Our brief convo doesn’t go well. Mother says she’s already raised me once and has no intention to do it again. She rubs it in my face, that I haven’t learned from her many lessons yet. She reminds me, she’s retired now, watches her budget, not a can of beans to spare. She likes living alone with her female pet crows.
“I’m barely able to take care of my own needs,” she says between the crackle and solar flares of the cell towers.
“It’s just for a while, until I determine a new direction?”
“You’re breaking apart, it’s difficult to hear you. You never listen to me, Katie. Look after yourself.”
After the harsh words, her phone cuts out, “Damned her, damned the towers, damned men, I say out loud to no one who cares.” Long story short, I know she hung up on me.
A lot can change in just a few years. The Twenty-First Century is teaching us that.
I move back to the Mississippi coast, scarf up the crumbs of my 401-K, and work three different server jobs at the local restaurants. Somehow, I scrape up enough money for a small room with kitchen privileges. Then, I take as many business classes as I can at Gulf Coast Community College. In just a few short years, I move into management at one of the larger barge casinos near Biloxi.
Mother remains in our hometown of Gulfport, Mississippi, just 13 unlucky miles south as the crow flies. She’s only invited me to dinner once. It’s now 2019. The short ribbon of coastline that connects us hasn’t brought us any closer.
Until, my mother has her stroke, nothing changes.
“Katie, am I speaking to Katie Cumming’s?”
“Yes, this is Katie.”
“Katie, this is the charge nurse, evening shift, at Gulfport Memorial Hospital. We discovered your mother’s address book. She had you listed under, ‘unwanted daughter.’ I’m sure that’s a family inside joke, but I’m afraid we have some bad news.”
“Did she die?” The question leaped out of my mouth. But from behind the dark, protective drape that shields my true feelings, as fail-safe as an X-ray protector, what I was truly thinking was, “I hope the evil bitch is dead.”
“Ah, no, but your mother’s had a severe stroke Katie. You may want to visit her in a few days. She’s still in the I.C.U. Please check back regarding any future visitation hours, and for when she’ll able to see family and friends.”
“Family and friends, I’m ‘it’, if an ‘unwanted daughter qualifies?”
“Well, ah, anyway Ms. Cummings, I’ll give you the station landline number. That way you’ll be able to follow-up on her medical condition. Depending if, ah, when she recovers. Ask for nurse Cassidy in case I’m in.”
A thought pounces crosses my mind. Do I ever want to call, check-in? But I’m polite to R.N. Cummings, say, “Thank you.” The words leave my mouth as painful as a toothache.
Jesus, how things change in three months?
I meet a man named Dr. Covington. How ironic that he’s in charge of mother’s care. But mother demanded the top cardiologist, absent gender. So Dr. Covington is her new specialist, in charge of her care.
When we first speak, the first thing he tells me is that he’s in a hurry. That he’s up to his stethoscope in sick and dying patients. The second thing he tells me is that he thinks mother hates him.
“Katie,” he says, “I understand you’re her only living relative. I’ll be blunt. Your mother is going to need nearly 24-hour medical care. She’s had a severe stroke and has been diagnosed with diabetes as well. It looks like the disease has gone untreated for many years. Her kidneys are failing and she has a damaged heart. She could live ten minutes or ten years.”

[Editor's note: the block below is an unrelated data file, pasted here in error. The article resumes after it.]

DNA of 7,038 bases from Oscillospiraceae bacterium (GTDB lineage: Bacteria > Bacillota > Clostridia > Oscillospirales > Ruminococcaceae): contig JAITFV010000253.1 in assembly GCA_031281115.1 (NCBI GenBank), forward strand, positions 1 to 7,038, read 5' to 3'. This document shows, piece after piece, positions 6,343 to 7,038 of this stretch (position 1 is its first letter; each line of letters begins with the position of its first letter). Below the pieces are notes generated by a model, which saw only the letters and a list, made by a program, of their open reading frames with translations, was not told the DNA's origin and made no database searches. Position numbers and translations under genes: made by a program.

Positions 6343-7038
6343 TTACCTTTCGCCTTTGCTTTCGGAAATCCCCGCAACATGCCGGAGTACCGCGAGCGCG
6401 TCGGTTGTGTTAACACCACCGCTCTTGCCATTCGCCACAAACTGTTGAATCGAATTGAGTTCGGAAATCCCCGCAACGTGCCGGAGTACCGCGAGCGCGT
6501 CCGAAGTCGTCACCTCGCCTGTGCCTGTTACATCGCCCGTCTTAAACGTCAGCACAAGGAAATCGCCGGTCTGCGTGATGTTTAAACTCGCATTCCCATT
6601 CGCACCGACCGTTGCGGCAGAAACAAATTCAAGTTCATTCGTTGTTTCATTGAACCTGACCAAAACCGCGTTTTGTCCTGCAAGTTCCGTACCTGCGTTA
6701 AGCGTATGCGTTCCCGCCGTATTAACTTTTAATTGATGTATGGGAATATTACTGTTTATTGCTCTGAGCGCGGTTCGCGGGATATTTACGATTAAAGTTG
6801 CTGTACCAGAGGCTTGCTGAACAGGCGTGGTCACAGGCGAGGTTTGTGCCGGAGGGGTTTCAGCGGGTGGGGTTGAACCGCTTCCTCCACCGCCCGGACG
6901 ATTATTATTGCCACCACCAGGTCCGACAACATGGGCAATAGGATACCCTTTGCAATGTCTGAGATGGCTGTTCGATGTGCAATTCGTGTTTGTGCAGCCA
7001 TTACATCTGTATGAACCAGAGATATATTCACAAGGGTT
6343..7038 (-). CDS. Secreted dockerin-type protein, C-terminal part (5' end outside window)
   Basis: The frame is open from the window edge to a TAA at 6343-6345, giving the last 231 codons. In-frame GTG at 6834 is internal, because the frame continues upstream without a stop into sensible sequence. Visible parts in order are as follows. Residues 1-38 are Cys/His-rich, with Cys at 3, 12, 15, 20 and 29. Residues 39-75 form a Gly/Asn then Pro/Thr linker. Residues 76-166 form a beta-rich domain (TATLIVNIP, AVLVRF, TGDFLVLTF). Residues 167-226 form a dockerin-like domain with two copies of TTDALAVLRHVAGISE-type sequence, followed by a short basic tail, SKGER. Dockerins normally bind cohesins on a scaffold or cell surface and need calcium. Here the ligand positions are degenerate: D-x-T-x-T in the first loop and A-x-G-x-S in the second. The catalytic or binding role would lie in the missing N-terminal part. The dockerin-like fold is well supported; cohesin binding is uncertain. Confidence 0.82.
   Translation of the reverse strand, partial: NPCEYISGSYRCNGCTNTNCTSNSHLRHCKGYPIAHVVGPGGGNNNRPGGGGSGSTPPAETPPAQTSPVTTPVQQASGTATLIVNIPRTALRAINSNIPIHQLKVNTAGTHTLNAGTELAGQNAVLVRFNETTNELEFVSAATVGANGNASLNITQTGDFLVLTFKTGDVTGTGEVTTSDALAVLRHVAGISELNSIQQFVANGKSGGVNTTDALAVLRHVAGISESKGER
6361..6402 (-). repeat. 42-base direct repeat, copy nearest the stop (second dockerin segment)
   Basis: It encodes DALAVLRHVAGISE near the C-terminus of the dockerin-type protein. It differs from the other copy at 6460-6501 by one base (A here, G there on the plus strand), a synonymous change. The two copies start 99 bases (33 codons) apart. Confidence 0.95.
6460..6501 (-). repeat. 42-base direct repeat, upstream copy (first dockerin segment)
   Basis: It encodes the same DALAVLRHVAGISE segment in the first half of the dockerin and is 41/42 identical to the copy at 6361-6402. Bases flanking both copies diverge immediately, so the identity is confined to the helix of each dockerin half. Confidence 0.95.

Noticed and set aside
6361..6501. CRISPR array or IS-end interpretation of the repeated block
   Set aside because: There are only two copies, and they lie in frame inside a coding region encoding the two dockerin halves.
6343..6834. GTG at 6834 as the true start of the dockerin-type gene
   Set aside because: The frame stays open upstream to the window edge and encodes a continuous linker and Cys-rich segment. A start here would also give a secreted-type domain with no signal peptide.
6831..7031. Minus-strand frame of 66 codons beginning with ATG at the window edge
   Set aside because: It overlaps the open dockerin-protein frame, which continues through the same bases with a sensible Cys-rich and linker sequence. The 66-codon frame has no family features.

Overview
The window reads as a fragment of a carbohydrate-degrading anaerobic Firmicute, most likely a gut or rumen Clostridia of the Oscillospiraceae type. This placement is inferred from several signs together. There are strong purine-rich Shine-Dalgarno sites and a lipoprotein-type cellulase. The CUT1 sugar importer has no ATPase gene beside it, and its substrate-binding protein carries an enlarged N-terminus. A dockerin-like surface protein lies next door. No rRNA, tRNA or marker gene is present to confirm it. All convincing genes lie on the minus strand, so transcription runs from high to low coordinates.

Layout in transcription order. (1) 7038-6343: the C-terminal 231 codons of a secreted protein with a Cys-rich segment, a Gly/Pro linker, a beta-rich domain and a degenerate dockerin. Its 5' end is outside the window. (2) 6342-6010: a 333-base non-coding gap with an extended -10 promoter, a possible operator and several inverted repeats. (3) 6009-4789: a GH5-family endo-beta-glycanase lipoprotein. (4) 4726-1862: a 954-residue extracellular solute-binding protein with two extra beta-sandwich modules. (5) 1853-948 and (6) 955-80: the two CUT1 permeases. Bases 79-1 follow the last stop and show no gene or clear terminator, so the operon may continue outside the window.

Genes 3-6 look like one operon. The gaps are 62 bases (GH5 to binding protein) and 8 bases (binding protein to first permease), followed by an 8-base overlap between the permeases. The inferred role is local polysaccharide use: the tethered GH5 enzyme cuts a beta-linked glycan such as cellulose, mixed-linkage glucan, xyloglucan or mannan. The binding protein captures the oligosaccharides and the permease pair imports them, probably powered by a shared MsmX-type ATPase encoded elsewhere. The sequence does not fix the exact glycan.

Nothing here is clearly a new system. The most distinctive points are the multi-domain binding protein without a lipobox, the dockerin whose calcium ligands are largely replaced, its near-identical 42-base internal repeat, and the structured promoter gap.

“Her heart Dr. Covington, how strong is it?”
“Well, it’s more like how weak and damaged is it? She’d die on the operating table if we cracked her sternum and attempted cardiac surgery. It, her heart, is a ticking time bomb, a few beats short of 50% capacity. With the right medications and minimal exertion, she should be fine under your care.”
“Dr. Covington,” I say in a soft voice meant to be calming for both of us. I’ve read all the instructions, including her regimen of medications, supportive clinical prescriptions, and dietary requirements. I’ll do the best that I can. As we’ve discussed, we do have a strained relationship”
“I’m not surprised,” says the good doctor. “I love to see family members, in difficult situations, drop everything to take care of their sick parents.”
“I don’t know how devoted I’ll be, but I’ll do the best job that I can. She’s not very comfortable with company.”
“Well,” Dr. Covington says as he briskly stands, “You’re her only child. I’m sure she sees you as more than just company. In due time, I imagine, you stand firmly between her living and dying.”
I cough out of nervousness, into my elbow. Dr. Covington asks if I have allergies. “Just those damned birds.” He gives me a sample of a new antihistamine and escorts me down the hall, where I exit the hospital and enter hell.
“Did she die?”
He says, “Good luck,” to my back.
Over my shoulder, I say, “I’m going to need it.” The sound of my response is anemic. It comes from somewhere under my tongue, the exact location I’d like to place a cyanide tablet.
I drive directly home and empty my remaining belongings from my car. I place them in the corner of my old bedroom. It only takes three trips this time. This is my last trip up the long row of wooden steps. I’m carrying my best friend, the one and only, Alexander the Great. As we enter the cold house, Alexander gracefully leaps on the squeaky hardwood floor. He begins to chirp and wind his tail around my leg when he smells the crows.
From just outside mother’s closed bedroom door, Alexander and I stand transfixed. I notice there is a hell of a lot of wheezing in there. The crows seem to be mimicking her. It’s as if she and the crows are conspiring to calm one another.